If you have progressed to the point where you are going into the back country without a guide, you will quickly learn how important it is to communicate with the other members of your group. It’s important to stop regularly and pick out points down the hill at which you will regroup and discuss your next line through the terrain. These meeting points are great for catching your breath, discussing the previous section and ensuring the group stays together.
Just make sure you don’t follow each other too closely! Never ski across or under another’s line. Falls can happen unexpectedly in deep powder and the last thing you want is to run over your buddy.
Plan Your Runs Ahead of Time
Right from the point where you decide to head off the beaten trail, you should be thinking about your expedition as a whole: where are you going; how long are going to be away for; where will you re-enter the controlled part of the mountain; is there even a way to get back to your start point without ending up half way down the mountain and needing to thumb a ride back to the main carpark? You can still have an adventure even if it is a planned one.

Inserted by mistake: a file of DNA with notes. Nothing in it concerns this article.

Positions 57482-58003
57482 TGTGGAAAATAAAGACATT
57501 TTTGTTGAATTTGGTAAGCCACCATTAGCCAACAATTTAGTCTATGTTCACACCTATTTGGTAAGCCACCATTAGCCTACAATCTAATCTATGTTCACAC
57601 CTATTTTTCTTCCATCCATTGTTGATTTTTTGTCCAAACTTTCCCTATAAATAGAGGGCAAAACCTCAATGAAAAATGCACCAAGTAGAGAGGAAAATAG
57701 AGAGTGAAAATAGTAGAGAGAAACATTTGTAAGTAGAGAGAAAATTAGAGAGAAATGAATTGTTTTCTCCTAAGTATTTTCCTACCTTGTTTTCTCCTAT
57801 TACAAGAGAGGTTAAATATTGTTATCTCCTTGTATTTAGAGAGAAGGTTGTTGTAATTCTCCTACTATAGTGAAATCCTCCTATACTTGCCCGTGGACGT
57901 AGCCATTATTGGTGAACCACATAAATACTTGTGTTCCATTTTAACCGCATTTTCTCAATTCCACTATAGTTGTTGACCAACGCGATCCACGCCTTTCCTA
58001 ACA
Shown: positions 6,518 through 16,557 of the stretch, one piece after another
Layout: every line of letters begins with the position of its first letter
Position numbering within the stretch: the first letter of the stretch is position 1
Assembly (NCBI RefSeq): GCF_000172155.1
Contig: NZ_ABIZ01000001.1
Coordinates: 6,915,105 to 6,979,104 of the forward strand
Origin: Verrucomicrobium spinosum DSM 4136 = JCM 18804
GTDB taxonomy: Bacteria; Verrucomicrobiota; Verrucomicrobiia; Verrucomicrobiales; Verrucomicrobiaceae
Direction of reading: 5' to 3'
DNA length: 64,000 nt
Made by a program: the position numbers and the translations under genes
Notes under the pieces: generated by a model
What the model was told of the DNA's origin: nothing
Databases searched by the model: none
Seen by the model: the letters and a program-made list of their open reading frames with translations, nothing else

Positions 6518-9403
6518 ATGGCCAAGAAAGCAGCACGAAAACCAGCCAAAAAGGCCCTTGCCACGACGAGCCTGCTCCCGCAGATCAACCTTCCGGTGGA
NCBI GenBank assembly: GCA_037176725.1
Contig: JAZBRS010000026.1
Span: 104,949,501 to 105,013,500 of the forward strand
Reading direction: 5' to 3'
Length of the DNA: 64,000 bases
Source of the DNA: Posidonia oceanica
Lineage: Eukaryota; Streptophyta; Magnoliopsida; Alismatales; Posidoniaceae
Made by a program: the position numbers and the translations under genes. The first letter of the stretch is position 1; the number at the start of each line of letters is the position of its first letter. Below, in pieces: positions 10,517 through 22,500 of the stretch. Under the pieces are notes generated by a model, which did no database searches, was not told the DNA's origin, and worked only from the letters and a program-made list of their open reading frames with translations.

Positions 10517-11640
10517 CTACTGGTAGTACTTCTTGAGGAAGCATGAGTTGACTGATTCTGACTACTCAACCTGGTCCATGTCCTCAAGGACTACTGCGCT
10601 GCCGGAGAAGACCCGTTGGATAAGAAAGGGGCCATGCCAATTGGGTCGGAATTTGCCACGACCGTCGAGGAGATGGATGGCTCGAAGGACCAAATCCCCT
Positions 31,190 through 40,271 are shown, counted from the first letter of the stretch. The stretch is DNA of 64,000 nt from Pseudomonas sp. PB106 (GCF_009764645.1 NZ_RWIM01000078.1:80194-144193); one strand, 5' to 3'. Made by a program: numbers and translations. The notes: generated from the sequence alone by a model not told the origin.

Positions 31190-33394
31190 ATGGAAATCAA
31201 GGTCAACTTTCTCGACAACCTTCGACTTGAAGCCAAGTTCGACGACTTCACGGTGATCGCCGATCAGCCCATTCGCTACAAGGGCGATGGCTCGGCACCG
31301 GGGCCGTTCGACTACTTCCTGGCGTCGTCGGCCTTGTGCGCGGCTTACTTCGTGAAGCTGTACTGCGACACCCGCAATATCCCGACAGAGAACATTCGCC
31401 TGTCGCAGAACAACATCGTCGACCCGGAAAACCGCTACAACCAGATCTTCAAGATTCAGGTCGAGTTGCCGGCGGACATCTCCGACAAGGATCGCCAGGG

Don’t assume that plans are set in stone, however. You should be constantly re-evaluating the situation as you ski, and adjusting your course to suit the conditions. There is no shame in turning back, and the rest of your group needs to agree on this before you leave. There is always one who encourages the rest to be ‘brave,’ but if you are out of your depth and you know it, turn back. And remember, you’re a team. You only continue when everyone is prepared to.
It might seem like an intimidating idea at this point. But skiing off-piste is truly rewarding and can lead to some of the best skiing experiences possible on a mountain. If you are unsure if you are ready, organise a guide for your fist time: it’s the safest way to go.
Slow down, take your time, take breaks and breathe it all in. It’s not a race out here, it’s an adventure.